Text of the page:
Healthcare-NOW’s Grassroots Legislative Advocacy Training
Grassroots organizations rarely have the kinds of power, such as money or influence, that can be exercised behind closed doors. This training will teach you how to exercise the type of power you do have to take public actions to move your legislators.
Moving a resistant legislator with grassroots muscle requires mobilizing a network of community activists and/or a coalition of organizations with grassroots bases, a strategy rooted in an analysis of power, and a plan to execute escalating tactics that will end in taking public actions.
In order to be effective, these actions must take advantage of the power you have built through community organization and coalition-building.
- Step #1: Score Your Legislators’ Level of Support
- Step #2: Choose One Priority Target & Make a Power Map
- Step #3: Develop a Campaign of Escalating Grassroots Tactics to Move Your Legislator
Step #1: Score Your Legislators’ Level of Support
First you’re going to get the lay of the land – who are your legislators, and where do they stand on the issue of single payer healthcare? You’ll end up choosing one legislator – your priority target – who will be the focus of the rest of this campaign.
The first step is to develop a scoring system for your legislative delegation. Scores will range from hostility all the way up to leadership. Not only should your score be based on your legislator’s existing stance on the issue, but the score must be based on a measurable act you can ask your legislator to do.
For example, if your legislator is hostile and has publicly stated they won’t support single payer, you’ll try to move them to a neutral position; if they’re in a neutral position, you’ll try to move them to cosponsorship or other supportive measures; if they’re already a cosponsor, you’ll invite them to become an outspoken leader.
It helps if there’s a measurable stepping stone between neutrality and co-sponsorship of a bill (such as supporting intermediate legislation, or voting on an amendment) – but again, it must be an act you can ask the legislator to do.
Step 2: When you have settled on a scoring system (or decided to use ours), the next step is to score your legislative delegation and make some notes about your and your activists’ interactions with them.
Don’t forget about legislators after they have signed onto your bill: have a clear pathway for supportive legislators to take on greater leadership to help the movement.
Step #2: Choose One Priority Target & Make a Power Map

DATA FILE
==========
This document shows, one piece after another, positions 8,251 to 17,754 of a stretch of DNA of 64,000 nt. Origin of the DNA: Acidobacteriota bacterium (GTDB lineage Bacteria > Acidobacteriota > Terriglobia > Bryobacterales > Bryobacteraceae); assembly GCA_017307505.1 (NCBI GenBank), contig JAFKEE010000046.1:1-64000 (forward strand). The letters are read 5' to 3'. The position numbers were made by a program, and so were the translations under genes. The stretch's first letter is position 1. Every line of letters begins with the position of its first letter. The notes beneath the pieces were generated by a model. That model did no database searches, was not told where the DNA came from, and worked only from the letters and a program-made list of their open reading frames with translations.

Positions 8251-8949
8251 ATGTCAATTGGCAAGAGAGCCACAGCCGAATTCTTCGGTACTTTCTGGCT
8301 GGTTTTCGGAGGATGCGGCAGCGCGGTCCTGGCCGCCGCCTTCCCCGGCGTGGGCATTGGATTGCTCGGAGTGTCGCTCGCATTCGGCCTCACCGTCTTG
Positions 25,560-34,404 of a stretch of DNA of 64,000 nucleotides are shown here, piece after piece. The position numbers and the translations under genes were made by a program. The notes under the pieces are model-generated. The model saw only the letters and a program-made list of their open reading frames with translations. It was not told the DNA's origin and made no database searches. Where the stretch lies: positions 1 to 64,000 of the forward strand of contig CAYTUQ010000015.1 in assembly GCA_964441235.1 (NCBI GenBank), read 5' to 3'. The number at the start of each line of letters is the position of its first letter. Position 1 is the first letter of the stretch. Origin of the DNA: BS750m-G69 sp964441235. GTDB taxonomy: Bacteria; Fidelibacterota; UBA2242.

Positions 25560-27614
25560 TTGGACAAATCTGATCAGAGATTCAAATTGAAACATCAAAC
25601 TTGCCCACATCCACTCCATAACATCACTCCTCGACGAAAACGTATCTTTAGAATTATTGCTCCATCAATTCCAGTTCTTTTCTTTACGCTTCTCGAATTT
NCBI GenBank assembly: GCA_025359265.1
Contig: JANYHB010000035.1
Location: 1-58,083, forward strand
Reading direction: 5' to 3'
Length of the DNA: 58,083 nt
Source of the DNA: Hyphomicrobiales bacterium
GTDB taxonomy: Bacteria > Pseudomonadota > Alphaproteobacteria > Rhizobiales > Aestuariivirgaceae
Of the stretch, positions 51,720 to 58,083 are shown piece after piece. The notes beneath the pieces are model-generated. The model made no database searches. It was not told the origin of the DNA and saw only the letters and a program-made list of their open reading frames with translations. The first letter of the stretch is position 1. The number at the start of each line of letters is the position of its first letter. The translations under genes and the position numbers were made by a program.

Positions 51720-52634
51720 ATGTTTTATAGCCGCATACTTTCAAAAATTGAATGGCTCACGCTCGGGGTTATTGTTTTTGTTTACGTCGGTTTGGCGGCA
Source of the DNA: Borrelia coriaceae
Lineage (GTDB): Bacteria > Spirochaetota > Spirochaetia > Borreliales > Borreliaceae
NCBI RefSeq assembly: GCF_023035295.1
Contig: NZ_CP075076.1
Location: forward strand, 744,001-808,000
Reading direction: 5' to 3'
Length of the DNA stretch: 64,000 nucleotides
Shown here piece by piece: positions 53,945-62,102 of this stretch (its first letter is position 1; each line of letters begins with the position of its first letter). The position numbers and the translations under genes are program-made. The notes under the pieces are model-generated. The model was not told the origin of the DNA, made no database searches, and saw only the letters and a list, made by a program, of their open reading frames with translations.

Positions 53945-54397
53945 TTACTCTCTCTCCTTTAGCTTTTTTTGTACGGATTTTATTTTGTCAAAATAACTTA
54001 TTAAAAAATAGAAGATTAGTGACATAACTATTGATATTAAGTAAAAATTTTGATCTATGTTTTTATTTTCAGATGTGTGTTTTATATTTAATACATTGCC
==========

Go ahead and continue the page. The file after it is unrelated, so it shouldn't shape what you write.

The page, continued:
Now that you’ve scored all your legislators, choose a target. If you’re just organizing a district and have only one rep, this might be easy. If you’re coordinating a state campaign, you’ll need to do a separate power map for each legislator/target. Go for the easiest targets first.
The next step is to map the power relationships between you and your legislator, which will be the basis for developing a campaign to increase your leverage and use the power you build to move your legislator. The power map will help you decide which potential allies to bring on board your campaign.
A power map is an old organizing tool: fill in your target’s name (the legislator) at the top in the middle, then place all organizations and individuals on the map who might exercise (or already have exercised) influence over the legislator on this issue. The greater the power/influence they have over this particular legislator on this particular issue, the higher (vertically) you place them on the map; the more supportive of your issue they are, the further to the left you place them – and the more hostile they are, the further to the right (horizontally).
Start with your group and your closest allies, and work your way out to individuals and organizations who are occasional or potential allies. Then work out from your legislator, mapping their relationships that are relevant to this issue – including donors; any groups the legislator has been linked to that might care about healthcare; and any key political institutions or individuals in their district. Finally, make sure to include the opposition: all the groups and individuals likely to oppose your bill, and how close they are to the legislator on this issue.
Step #3: Develop a Campaign of Escalating Grassroots Tactics to Move Your Legislator
If your coalition has enough power to move the legislator when fully activated then it’s time to develop a campaign of escalating tactics that you have the resources and staff/volunteer time to carry out. Continue Step #3!
If your coalition will not have enough power to move the legislator when fully activated, you are looking at a longer-term campaign in which you and your allies will first want to win the support of intermediate targets, who do have the power to move your legislator (and you’ll have to make a separate power map to move them!). Go back to Step #2.